The Joint Electricity Regulatory Commission (JERC) has approved an average hike of 17.8% in power tariff for all categories of consumers with effect from April 1.
The new structure means that a domestic user in the highest consumption bracket will pay Rs 5 per unit, from Rs 4.4 previously. For the lowest consumption bracket in the domestic category, the per unit cost has been increased to Rs 2.55 per unit (see box).
The tariff has been fixed for three years and the government has the right to increase it by filing a petition.
The last tariff revision was done in 2012 that had led to a gap between revenue and expenditure.
The UT electricity department had proposed a hike of up to 40 per cent — in different slabs .The department’s previous representation for increase in tariff was turned down due to its failure to get a commercial audit done.
The fixed charges for a domestic connection has been hiked by around 40% to Rs 10 per KW/month.
Under the commercial category, which is a non-residential area, the fixed charge has been increased to Rs 20/KW/month for single phase and for three phase, the rate has been hiked to Rs 100/KW/month. The tariff for agriculture has been increased to Rs 2.9 per unit from Rs 2.3 per unit.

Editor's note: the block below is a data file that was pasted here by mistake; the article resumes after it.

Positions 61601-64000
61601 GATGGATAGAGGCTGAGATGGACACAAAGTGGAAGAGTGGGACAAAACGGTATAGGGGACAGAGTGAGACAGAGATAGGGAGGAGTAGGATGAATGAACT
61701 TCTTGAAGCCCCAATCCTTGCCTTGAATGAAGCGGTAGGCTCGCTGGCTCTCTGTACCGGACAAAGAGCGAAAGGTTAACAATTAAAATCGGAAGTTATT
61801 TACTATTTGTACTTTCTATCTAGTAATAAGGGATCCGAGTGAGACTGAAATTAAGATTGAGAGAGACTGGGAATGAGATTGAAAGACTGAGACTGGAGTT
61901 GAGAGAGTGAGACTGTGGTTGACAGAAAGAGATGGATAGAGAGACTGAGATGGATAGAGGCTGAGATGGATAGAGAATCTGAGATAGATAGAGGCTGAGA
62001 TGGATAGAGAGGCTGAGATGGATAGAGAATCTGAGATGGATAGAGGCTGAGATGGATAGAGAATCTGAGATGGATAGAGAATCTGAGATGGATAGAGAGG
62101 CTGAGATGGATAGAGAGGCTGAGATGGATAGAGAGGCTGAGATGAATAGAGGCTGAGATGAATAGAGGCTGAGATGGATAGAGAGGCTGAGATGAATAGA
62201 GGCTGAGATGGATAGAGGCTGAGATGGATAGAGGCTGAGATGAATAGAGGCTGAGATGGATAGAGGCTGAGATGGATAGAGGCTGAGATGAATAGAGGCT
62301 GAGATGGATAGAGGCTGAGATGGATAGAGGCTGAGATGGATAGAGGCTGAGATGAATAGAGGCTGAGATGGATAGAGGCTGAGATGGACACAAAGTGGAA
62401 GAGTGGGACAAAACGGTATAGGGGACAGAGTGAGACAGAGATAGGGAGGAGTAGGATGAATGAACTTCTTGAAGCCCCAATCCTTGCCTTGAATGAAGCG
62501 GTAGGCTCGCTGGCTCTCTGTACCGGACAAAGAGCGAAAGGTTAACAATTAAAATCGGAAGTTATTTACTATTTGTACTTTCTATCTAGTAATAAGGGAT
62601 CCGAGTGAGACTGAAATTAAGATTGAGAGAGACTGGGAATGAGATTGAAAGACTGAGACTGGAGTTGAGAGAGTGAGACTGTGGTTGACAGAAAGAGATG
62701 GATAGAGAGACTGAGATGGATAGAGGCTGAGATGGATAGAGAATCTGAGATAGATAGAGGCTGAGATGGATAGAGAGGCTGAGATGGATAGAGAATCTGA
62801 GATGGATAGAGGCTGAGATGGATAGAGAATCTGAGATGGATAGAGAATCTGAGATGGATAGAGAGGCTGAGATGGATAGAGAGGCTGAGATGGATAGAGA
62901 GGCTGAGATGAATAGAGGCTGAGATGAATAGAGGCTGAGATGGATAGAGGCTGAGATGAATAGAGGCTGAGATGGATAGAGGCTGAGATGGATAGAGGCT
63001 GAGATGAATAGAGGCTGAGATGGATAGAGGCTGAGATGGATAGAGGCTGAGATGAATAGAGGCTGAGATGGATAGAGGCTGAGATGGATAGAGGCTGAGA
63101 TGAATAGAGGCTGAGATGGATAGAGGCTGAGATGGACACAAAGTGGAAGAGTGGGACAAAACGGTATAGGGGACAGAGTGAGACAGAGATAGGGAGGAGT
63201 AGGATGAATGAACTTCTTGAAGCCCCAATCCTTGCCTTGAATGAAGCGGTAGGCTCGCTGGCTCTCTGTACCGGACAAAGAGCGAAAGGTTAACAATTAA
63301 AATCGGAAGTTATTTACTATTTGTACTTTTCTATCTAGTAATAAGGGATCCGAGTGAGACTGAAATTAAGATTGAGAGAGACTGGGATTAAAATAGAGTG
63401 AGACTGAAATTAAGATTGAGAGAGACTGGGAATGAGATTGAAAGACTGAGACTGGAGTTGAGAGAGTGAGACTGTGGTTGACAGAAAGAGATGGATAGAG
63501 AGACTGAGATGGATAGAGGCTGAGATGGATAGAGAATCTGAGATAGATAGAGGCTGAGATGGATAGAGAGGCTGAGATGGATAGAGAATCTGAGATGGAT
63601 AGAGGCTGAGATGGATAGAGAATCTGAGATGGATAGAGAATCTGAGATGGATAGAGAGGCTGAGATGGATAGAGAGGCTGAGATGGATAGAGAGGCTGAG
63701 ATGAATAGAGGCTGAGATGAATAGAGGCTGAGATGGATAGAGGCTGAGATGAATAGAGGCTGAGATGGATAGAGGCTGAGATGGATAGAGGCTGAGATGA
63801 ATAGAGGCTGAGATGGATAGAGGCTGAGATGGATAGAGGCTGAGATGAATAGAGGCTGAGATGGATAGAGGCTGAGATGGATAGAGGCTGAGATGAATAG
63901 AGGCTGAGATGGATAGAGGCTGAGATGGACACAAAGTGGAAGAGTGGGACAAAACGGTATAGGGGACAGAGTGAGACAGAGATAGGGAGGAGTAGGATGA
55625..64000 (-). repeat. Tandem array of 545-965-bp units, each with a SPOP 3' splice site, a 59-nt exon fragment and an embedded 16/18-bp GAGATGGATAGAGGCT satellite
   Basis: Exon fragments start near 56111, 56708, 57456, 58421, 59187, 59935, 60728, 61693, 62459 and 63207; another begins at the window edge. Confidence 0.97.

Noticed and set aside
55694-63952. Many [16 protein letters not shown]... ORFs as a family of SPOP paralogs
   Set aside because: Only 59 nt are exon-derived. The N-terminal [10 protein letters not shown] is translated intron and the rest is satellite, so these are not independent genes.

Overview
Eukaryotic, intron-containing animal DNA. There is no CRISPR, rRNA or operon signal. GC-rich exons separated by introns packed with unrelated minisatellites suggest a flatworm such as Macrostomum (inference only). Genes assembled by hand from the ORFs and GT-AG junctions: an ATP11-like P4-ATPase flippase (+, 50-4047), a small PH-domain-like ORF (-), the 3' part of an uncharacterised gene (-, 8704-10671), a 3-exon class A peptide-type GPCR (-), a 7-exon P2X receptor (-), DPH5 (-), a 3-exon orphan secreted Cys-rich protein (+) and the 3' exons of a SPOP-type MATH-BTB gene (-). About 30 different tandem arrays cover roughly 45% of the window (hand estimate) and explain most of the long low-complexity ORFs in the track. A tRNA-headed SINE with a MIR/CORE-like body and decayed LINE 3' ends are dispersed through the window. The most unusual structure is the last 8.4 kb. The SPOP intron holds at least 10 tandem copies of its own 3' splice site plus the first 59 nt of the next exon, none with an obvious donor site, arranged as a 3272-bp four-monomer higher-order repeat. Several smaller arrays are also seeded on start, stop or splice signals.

The peak demand of the UT electricity department is around 350MW, which is being met from different central/state generating stations. UT has no generating capacity and receives 67% of its power through SAS Nagar (PSEB), about 10% through Dhulkote (BBMB) and remaining 23% through Nalagarh.
On the demand for giving meter reading cards to all consumers, the commission has said the idea had been noted for future action and demanded a plan to be chalked out.
Cross-section of views
RTI activist R K Garg said, “The electricity department is running into losses and increased rates will put burden on common man. The department should be transparent.”
“The hike will burden the industrialists. The policy has many loopholes. They will charge separately on units and the load, which will inflate consumers’ bills. Consumers should be charged as per the units consumed,” said Arun Mahajan, member, industrial advisory committee
“The rates should not be increased; it is an unnecessary move. The need is to check power thefts,” said Baljinder Singh Bittu, chairman, FOSWAC.